Six Reasons Why The Sharing Society (aka THE MESH) Will Trump The Ownership Society

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For now,

most companies stubbornly stick to various twists on a single tried-and-true formula: Create a product or service, sell it, and collect money. Just sell the guy a lawn mower and watch him walk out the door. Few businesspeople, including most entrepreneurs and venture capitalists, have imagined creating wealth any other way. Though they may use social media to market their products, their minds are still stuck in a 2-D buyer/seller/own-it world.

Around these entrenched businesses, a new model is starting to take root and grow, one in which consumers have more choices, more tools, more information, and more power to guide those choices. I call this emerging model “The Mesh.” In recent years, thousands of Mesh businesses have been created and scaled up, a few into well-known brands. These businesses understand and cleverly exploit the perfect storm of mobile, location-based capabilities, Web and social network growth, changing consumer attitudes, and the historically understood market benefits of share platforms. In this manifesto, I’d like to share with you six reasons “The Mesh” conveys extraordinary competitive advantages to entrepreneurs and businesses.

A new model is arting to take root and grow, one in which consumers have more choices, more tools, more information, and more power to guide those choices.

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1. Mobile equals local and fresh.
Get out of your chairs and on the streets, kids—the Internet has come to town. Literally. The IT revolution started with moving data around. Now mobile devices have spread the revolution to physical things—to the street. Making a reservation for a car, bike, a home or a meal from your phone hooks you to the company’s data, which may include information on your preferences, how that compares to other people like you (to make juicier, more personalized offers), and data collected from sensors in the car, bike, home or at the cafe. Your social networks allow you to make better-informed choices of goods and services, as well as recommend the things you like. Mobile plus GPS changes everything. It means you can get more of what you want exactly when you want it. It means convenient access to fresh goods and services. Convenient access means you don’t have to own stuff to have a pulse on its whereabouts; you can use it—you share it—saving money and sparing hassles. Advantage: Mesh.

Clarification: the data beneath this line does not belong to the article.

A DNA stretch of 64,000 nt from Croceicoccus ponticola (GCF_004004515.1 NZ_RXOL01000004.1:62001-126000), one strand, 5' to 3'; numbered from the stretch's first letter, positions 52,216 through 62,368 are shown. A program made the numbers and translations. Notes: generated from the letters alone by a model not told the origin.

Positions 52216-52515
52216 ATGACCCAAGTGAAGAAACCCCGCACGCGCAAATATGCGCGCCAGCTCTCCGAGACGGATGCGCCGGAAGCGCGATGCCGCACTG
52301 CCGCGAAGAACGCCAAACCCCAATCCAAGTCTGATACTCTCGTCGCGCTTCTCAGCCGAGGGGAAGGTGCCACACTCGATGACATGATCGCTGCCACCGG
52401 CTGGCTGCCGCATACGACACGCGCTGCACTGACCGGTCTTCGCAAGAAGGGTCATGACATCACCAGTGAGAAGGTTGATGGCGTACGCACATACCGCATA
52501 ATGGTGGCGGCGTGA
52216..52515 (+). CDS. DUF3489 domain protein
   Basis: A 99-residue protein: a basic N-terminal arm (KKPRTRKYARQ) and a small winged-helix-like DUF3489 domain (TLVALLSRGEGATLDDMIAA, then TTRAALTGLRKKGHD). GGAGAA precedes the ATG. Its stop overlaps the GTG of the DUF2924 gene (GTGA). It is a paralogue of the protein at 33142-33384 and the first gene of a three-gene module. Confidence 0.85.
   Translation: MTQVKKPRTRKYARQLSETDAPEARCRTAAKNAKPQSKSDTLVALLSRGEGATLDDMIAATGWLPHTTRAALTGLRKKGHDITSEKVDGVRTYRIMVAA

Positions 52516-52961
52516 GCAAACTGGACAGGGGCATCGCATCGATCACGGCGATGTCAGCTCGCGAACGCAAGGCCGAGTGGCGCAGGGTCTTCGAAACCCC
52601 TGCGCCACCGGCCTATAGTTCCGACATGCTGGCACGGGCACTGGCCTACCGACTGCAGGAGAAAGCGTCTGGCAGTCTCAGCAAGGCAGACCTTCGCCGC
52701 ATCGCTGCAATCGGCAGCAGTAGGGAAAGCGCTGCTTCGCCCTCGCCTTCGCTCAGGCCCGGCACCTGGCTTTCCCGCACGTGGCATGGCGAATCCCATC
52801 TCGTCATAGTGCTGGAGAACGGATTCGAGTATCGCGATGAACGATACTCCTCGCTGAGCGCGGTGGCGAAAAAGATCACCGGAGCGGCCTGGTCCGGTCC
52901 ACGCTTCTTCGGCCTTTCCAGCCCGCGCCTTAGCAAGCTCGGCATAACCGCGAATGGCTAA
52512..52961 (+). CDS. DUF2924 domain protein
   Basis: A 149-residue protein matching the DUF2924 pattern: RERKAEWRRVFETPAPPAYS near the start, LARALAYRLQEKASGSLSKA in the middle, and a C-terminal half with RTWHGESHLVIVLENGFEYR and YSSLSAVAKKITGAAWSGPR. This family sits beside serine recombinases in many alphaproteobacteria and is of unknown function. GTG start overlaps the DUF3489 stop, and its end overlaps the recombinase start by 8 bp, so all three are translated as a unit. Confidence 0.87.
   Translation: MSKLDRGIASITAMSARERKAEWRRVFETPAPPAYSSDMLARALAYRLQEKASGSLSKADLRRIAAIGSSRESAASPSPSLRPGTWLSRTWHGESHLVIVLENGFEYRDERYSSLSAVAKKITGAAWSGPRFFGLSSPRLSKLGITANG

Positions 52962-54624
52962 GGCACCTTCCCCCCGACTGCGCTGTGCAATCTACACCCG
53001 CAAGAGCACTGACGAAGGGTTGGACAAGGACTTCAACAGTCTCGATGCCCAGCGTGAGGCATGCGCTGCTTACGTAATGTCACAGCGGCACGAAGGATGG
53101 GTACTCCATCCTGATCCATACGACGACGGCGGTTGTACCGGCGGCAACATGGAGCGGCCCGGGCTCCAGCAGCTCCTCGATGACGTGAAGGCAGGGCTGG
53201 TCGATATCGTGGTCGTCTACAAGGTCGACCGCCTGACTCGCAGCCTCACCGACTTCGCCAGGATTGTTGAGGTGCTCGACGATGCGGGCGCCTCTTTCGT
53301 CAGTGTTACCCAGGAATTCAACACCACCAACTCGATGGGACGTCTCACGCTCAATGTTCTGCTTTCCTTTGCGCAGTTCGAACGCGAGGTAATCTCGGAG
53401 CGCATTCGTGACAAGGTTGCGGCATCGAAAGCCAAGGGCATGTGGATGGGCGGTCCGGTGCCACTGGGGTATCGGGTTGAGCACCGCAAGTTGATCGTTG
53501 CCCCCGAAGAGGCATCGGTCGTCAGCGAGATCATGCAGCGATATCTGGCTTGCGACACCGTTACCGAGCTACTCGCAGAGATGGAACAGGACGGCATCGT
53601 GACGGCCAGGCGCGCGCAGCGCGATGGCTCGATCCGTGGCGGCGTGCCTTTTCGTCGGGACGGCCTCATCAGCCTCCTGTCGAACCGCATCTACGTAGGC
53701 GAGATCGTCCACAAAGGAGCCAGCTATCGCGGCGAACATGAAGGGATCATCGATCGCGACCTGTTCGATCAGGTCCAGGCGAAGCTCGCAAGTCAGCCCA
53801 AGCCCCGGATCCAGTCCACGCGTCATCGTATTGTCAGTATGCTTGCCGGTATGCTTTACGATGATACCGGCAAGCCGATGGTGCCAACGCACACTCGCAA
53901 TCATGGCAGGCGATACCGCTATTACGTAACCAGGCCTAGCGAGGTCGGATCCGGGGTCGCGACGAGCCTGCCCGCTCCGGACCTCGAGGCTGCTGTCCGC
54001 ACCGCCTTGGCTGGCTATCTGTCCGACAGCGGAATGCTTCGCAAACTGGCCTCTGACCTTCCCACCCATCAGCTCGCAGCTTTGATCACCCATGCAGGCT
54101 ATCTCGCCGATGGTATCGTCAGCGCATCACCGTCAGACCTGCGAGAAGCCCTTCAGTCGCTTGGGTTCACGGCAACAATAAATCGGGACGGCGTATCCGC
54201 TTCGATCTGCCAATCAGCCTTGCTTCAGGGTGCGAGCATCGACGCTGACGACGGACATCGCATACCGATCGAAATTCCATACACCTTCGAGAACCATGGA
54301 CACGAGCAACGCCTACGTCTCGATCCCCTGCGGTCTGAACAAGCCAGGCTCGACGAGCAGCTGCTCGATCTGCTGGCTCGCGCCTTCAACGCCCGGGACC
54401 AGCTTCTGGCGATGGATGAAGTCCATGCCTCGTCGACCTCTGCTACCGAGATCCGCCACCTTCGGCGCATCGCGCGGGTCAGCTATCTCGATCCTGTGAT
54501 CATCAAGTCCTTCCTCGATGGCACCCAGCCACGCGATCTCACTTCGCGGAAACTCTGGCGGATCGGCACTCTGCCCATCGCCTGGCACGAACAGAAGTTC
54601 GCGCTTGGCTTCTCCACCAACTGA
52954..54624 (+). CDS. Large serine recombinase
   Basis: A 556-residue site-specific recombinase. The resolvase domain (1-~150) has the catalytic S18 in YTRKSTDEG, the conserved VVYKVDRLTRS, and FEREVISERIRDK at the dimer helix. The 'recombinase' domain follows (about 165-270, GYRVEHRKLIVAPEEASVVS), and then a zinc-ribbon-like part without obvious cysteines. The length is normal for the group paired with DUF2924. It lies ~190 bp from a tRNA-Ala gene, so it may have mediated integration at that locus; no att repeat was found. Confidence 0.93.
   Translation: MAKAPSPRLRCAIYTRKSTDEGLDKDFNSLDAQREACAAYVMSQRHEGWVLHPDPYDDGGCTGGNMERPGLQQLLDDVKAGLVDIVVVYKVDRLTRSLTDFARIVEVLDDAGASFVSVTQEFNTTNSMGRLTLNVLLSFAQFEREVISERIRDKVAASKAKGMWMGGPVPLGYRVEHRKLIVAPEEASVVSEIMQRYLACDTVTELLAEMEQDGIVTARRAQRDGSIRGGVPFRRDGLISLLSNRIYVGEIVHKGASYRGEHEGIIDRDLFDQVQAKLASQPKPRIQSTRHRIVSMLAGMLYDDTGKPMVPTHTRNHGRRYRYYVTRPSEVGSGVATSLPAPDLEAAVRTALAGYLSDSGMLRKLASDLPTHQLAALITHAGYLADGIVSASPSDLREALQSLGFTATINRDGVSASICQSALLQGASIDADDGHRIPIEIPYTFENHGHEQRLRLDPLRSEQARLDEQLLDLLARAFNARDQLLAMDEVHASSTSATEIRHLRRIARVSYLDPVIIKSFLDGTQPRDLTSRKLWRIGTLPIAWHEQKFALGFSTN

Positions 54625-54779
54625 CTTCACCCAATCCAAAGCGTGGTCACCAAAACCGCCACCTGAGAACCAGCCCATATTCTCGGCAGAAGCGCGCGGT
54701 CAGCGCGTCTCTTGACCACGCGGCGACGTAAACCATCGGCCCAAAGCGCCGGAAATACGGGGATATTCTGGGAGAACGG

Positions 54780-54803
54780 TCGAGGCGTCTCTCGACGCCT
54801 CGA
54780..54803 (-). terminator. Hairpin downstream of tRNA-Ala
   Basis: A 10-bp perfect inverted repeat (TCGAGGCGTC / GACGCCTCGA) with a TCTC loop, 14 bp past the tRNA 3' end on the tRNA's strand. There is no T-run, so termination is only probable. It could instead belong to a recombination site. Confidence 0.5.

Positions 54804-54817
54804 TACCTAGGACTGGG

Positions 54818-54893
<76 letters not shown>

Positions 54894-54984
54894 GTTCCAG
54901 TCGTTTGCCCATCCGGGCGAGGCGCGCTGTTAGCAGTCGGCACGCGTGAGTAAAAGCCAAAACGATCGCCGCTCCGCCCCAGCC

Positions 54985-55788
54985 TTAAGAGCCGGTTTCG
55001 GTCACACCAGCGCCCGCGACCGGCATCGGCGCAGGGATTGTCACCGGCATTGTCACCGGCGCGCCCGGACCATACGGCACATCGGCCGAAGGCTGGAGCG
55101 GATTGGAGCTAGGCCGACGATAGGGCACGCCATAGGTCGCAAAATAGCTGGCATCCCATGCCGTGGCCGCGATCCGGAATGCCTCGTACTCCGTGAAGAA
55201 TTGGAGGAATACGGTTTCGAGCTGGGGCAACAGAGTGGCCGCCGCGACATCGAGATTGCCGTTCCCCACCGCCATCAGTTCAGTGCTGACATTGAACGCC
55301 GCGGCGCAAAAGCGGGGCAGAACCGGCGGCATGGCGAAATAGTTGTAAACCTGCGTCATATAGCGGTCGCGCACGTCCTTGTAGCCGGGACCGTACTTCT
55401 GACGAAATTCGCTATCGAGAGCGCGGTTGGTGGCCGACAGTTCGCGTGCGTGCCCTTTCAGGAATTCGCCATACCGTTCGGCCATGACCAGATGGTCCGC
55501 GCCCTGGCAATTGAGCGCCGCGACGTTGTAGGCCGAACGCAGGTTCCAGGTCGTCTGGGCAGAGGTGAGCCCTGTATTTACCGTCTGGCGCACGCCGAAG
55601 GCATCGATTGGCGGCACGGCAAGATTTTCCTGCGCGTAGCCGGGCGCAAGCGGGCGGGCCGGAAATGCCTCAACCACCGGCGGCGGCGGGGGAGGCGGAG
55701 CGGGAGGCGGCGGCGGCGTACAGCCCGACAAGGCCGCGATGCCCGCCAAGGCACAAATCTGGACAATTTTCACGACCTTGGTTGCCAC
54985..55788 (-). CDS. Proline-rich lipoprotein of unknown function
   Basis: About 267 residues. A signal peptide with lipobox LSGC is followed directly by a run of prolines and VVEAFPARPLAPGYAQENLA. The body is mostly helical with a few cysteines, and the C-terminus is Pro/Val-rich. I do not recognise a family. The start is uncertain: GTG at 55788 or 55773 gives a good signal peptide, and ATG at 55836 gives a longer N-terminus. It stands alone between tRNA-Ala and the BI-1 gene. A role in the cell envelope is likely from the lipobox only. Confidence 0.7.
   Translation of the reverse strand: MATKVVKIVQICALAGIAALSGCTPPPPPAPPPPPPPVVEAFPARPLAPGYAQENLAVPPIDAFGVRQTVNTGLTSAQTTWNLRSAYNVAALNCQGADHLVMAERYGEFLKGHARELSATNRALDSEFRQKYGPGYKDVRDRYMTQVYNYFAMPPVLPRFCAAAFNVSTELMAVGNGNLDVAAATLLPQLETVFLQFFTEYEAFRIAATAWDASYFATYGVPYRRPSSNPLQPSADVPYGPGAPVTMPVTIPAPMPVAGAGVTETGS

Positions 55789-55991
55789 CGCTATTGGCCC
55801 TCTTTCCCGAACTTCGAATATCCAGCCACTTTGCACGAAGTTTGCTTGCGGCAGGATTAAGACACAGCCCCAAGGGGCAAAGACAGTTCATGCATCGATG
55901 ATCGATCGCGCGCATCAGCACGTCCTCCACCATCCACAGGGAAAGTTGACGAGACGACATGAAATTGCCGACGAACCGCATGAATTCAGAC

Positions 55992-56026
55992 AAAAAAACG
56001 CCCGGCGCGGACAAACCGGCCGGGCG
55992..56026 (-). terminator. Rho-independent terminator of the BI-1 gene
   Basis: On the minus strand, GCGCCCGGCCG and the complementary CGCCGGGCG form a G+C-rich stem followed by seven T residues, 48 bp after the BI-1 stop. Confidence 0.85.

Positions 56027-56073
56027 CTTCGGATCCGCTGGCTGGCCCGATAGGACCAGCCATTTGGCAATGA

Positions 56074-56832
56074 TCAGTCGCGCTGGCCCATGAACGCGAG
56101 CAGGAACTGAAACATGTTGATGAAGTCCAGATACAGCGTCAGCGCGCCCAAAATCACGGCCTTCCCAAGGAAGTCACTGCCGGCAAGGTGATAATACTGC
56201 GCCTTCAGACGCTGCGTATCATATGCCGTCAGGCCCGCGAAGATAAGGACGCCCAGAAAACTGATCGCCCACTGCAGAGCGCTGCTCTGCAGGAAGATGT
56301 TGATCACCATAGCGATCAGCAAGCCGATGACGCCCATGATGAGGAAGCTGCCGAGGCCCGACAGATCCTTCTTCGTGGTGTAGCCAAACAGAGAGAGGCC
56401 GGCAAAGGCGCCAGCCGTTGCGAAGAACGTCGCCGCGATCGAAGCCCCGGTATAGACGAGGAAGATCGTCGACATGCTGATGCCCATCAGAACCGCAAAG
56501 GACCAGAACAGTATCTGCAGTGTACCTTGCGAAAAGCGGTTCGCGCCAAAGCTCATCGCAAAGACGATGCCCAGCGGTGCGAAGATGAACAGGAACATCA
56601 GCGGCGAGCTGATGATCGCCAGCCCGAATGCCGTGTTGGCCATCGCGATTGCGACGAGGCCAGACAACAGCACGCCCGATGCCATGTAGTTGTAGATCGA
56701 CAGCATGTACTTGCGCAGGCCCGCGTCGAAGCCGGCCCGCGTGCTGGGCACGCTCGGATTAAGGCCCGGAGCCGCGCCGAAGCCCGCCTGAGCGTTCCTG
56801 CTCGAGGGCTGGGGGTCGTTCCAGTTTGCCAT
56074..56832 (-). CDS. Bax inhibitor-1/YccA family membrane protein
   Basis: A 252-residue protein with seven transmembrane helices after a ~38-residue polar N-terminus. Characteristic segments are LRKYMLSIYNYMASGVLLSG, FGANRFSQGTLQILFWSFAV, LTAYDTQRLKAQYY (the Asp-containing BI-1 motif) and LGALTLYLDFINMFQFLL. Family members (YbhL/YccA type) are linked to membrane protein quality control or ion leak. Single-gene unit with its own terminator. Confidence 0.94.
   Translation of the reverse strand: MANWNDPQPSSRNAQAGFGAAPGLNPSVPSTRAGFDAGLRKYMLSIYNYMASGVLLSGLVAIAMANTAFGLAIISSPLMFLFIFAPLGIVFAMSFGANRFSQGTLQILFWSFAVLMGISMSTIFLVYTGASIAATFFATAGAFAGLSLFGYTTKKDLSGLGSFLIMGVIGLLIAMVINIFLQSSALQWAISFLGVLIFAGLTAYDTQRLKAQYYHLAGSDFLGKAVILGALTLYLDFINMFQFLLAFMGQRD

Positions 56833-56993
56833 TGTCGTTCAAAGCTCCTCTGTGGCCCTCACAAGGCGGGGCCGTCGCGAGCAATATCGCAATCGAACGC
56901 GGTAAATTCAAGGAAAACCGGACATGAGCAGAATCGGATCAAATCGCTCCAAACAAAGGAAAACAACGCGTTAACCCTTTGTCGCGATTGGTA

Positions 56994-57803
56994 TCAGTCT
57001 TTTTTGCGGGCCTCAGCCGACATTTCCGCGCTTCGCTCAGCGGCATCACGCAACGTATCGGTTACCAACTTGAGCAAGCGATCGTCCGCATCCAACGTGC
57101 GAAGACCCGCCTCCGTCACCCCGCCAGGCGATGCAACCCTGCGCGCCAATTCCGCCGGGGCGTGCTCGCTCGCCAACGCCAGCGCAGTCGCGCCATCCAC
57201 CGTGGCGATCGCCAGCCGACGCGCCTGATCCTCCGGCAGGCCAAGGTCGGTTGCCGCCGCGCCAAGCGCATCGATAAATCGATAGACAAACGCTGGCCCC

2. Let’s snuggle up.
Barring some miracle in space, there’s only one planet for us to inhabit. And by mid-century, roughly three billion more people will be joining in. With that math, it’s not hard to predict that businesses that figure out more efficient ways to use the earth’s resources will thrive. Also, urban areas will inevitably grow in density, which really favors the sharing economy. If you’ve got more people in a neighborhood, it’s easier to broaden the number of bikes, tools, local farmers’ markets or clothing swaps you can offer. You can also make your offers more convenient—more shared cars in the lot or on a nearby street. Density deepens community and its Mesh of products and services. Owning a car outright, on the other hand, becomes a bigger and bigger expense and burden to maintain and park. Advantage: Mesh.

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3. Hidden cost unveiled.
If there’s any good news about climate change, it’s the amount of CO2 that’s unnecessarily puffed up in the air. We waste energy and water and other natural resources like, well, there’s no tomorrow. Shared businesses are based on turning that waste into value. Think about the effort that airlines put into trying to get more passengers on any given plane, because many of the costs are the same whether your flying one person or 200. Private cars, on the other hand, sit unused for an average of over 22 hours a day. By sharing them—as RelayRides in Cambridge is doing—you radically increase the efficiency of all the materials that go into making, running, and maintaining those cars. Plus the owners collect some ducats. Now combine car sharing with the power of coordination among bike sharing services and public transit. Then add in better-designed, more efficient vehicles, with interchangeable and recyclable parts. That captured waste then adds up to huge savings— for the individual, the community and the planet—and puts the ownership economy at a distinct disadvantage to one based on sharing. And as scarcity, increased demand, and regulations drive up the costs of sourcing new materials, the benefits of sharing-based models will only grow. Advantage: Mesh.